A separate source in Pyongyang also reported that MSS officials who misappropriated some of the funds used to buy the new equipment were purged.

“Several MSS officials were purged after it was found that they bought cheap equipment and embezzled the rest of the money. Another team of MSS officials had to go to China again to buy better equipment,” he said, adding that the officials who misappropriated the funds faced punishment after the equipment they bought did not operate as intended.

Article source:
North Korea spent $2M on surveillance and wiretapping equipment in May
Kim Song Il
Daily NK
2018-12-03

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How should we understand North Korean market crackdowns?

Thursday, November 8th, 2018

By Benjamin Katzeff Silberstein

Daily NK reports (in Korean) that a “inspection unit against anti-socialist activities”, is active on Hyesan markets, inspecting goods and confiscating ones deemed either illegally smuggled in from China, or harmful for people’s health, such as narcotics. Such “units” (“그루빠”) are fairly common in North Korea, and typically consist of officials from various public security agencies cooperating to get at a specific, problematic tendency in certain areas or spheres of society.

We’ve seen quite a lot of news over the past few months, and even years, of market crackdowns under Kim Jong-un. On the one hand, this is simply the North Korean state apparatus being itself, and cracking down on “deviant” behavior such as smuggling, and trading of a range of, likely often arbitrarily, forbidden goods, and not least foreign media and information. Unsurprisingly, the agents conducting these searches tend to often quietly disappear if given the right amount of cash or cigarettes:

소식통은 “이 단속 그루빠는 장사꾼들에게 여러 트집을 잡지만 결국 돈이나 담배를 받으면 몇 마디하고 슬그머니 물러난다”면서 “갑자기 그루빠들이 열을 올려서 주민들은 ‘무슨 꿍꿍이가 있느냐, 돈벌이를 하려는 것이냐’며 불평을 한다”고 전했다.

On the other hand, however, one could see this as a process of the state making the market more regularized and based on rules. Kim Jong-un seems to appreciate the stability and wealth brought by the markets, and has worked to integrate them further into the regular economic system. Clamping down on smuggling and trade deemed unsuitable from the state’s perspective, in a way, is part of this process. Clampdowns like this, in a way, seem to go in parallel with increasing regularization of market trade, through the permit regime, designated market buildings, and the like. The North Korean government’s acceptance and institutionalization of the markets has never been driven by an ideological commitment to free-market liberalism, but rather, by the opposite: aspirations for stability, and greater economic control.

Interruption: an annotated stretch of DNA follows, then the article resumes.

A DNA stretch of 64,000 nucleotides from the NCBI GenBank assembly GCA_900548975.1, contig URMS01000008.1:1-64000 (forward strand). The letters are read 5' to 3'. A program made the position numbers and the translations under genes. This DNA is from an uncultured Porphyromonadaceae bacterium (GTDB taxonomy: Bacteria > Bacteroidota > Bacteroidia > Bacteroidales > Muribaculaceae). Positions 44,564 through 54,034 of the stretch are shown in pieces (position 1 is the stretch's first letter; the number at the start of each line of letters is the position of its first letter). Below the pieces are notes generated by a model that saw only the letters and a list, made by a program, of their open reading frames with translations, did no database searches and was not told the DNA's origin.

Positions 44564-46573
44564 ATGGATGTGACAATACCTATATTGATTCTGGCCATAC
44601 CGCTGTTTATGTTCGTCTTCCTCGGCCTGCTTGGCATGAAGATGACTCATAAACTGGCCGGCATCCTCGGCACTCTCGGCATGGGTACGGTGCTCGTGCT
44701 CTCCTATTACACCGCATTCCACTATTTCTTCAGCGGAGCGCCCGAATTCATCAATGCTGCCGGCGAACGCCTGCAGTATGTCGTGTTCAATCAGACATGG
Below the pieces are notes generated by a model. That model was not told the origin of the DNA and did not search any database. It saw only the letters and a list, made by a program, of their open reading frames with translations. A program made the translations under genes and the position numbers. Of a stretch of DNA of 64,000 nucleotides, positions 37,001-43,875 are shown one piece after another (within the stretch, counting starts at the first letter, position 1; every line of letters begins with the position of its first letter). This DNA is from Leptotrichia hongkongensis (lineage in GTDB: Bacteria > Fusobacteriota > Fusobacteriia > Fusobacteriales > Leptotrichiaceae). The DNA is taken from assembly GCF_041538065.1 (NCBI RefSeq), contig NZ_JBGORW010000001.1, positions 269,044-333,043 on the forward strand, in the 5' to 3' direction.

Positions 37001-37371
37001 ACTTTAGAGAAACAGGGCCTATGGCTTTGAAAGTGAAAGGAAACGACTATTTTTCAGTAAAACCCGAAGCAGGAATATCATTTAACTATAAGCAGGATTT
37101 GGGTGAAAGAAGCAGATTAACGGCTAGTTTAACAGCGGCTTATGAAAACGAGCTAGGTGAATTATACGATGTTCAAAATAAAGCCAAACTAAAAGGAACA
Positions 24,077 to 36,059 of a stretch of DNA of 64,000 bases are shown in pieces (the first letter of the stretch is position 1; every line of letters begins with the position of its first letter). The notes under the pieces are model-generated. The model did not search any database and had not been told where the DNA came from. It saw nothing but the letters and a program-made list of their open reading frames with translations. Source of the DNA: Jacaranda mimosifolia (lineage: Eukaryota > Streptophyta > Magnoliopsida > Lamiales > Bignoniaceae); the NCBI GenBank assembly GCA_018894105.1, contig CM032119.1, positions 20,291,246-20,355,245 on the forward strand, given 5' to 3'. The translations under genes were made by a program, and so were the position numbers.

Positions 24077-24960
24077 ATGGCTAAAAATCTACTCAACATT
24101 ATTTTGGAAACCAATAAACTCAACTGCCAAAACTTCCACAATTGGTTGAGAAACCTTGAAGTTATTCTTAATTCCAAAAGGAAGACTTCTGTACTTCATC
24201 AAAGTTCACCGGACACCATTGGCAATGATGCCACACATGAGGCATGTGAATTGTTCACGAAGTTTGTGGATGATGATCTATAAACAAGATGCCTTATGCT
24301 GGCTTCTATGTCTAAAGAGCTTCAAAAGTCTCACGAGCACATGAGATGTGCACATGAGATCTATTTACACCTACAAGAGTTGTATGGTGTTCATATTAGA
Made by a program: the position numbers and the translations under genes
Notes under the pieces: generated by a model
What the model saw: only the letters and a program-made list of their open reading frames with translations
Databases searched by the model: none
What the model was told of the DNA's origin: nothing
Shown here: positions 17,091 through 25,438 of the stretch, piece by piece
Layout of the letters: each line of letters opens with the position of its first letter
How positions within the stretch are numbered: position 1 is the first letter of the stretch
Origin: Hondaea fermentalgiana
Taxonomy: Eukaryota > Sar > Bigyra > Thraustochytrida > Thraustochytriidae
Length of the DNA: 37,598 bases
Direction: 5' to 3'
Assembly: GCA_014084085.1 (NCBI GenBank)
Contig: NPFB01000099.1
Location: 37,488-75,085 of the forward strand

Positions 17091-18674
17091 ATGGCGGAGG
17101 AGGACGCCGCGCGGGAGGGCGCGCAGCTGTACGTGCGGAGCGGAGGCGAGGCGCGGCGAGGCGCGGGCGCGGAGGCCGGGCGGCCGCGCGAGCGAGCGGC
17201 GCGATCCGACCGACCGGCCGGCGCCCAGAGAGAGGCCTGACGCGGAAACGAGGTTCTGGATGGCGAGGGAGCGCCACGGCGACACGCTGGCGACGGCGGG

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What real estate investments in Pyongyang tells us about the North Korean economy

Tuesday, October 30th, 2018

By Benjamin Katzeff Silberstein

A few days ago, Daily NK reported that apartment prices in Pyongyang have fallen by significant proportions over the last few months. They first wrote about it in Korean last week:

평양 소식통은 26일 데일리NK와의 통화에서 “평양에서 아파트 가격이 많이 눅어(떨어)졌는데, 이상하게도 아파트 건설은 줄어들지 않고 오히려 늘고 있다”면서 “중심 구역뿐만이 아니라 낙랑구역이나 서성구역 등 외곽 지역에서도 많이 올라가고 있는데, 내가 본 것만 7개다”고 말했다.

소식통은 이어 “돈주(신흥부유층)가 돈 내고 건설해서 팔아먹는데 창전거리나 려명거리에 있는 아파트처럼 멋지게 올라가고 있다”면서 “아파트 건설은 보통 20~30명의 군인이 동원돼 건설 중이며 30층짜리 아파트도 있고 종류가 다양하다”고 덧붙였다.

이달 초 본지는 올해 6월까지 20∼30만 달러(이하 면적 230㎡)를 유지해왔던 평양의 중심지역인 중구역 및 대동강 주변 아파트 가격이 8월에 5만 달러 이상 하락한 것으로 파악됐다고 보도한 바 있다.

이처럼 아파트 가격의 폭락에도 불구하고 아파트를 건설하는 데는 신규 아파트의 경우 고가로 거래되기 때문에 투자가치가 있다고 판단하는 것으로 분석된다.

본지가 지난 4월 입수한 탑식 아파트 경제 타산서(북한식 공사 손익계산서)를 조사한 결과 40세대가 사용할 수 있는 아파트(한국의 빌라, 총 12층 기준)를 건설할 때 약 23만 달러(약 2억 4000만 원)의 수익을 내는 것으로 나타났다. (▶관련 기사 바로 가기 : 경제타산서 입수…”40세대 아파트 건설·분양시 23만달러 수익”)

또한 지난 10년간 아파트 가격이 지속 상승, 돈주들에게 많은 부를 안겨준 점도 한몫 하는 것으로 보인다. 아울러 한반도 평화 분위기 속에 향후 대북제재가 해제되면 다시 아파트 가격이 상승할 것이라는 기대 심리도 작용한 것으로 관측된다.

And in English here, yesterday:

Despite the fall in North Korean real estate prices, apartment construction has not slowed down, report sources in the country.

“The prices of apartments in Pyongyang have fallen a lot, but strangely the construction of apartments has continued and even increased,” said a Pyongyang-based source on October 26. “There’s apartment construction going on in central Pyongyang and in the city’s suburbs, like the Rakrang and Sosong districts. I’ve seen seven apartment construction sites myself.”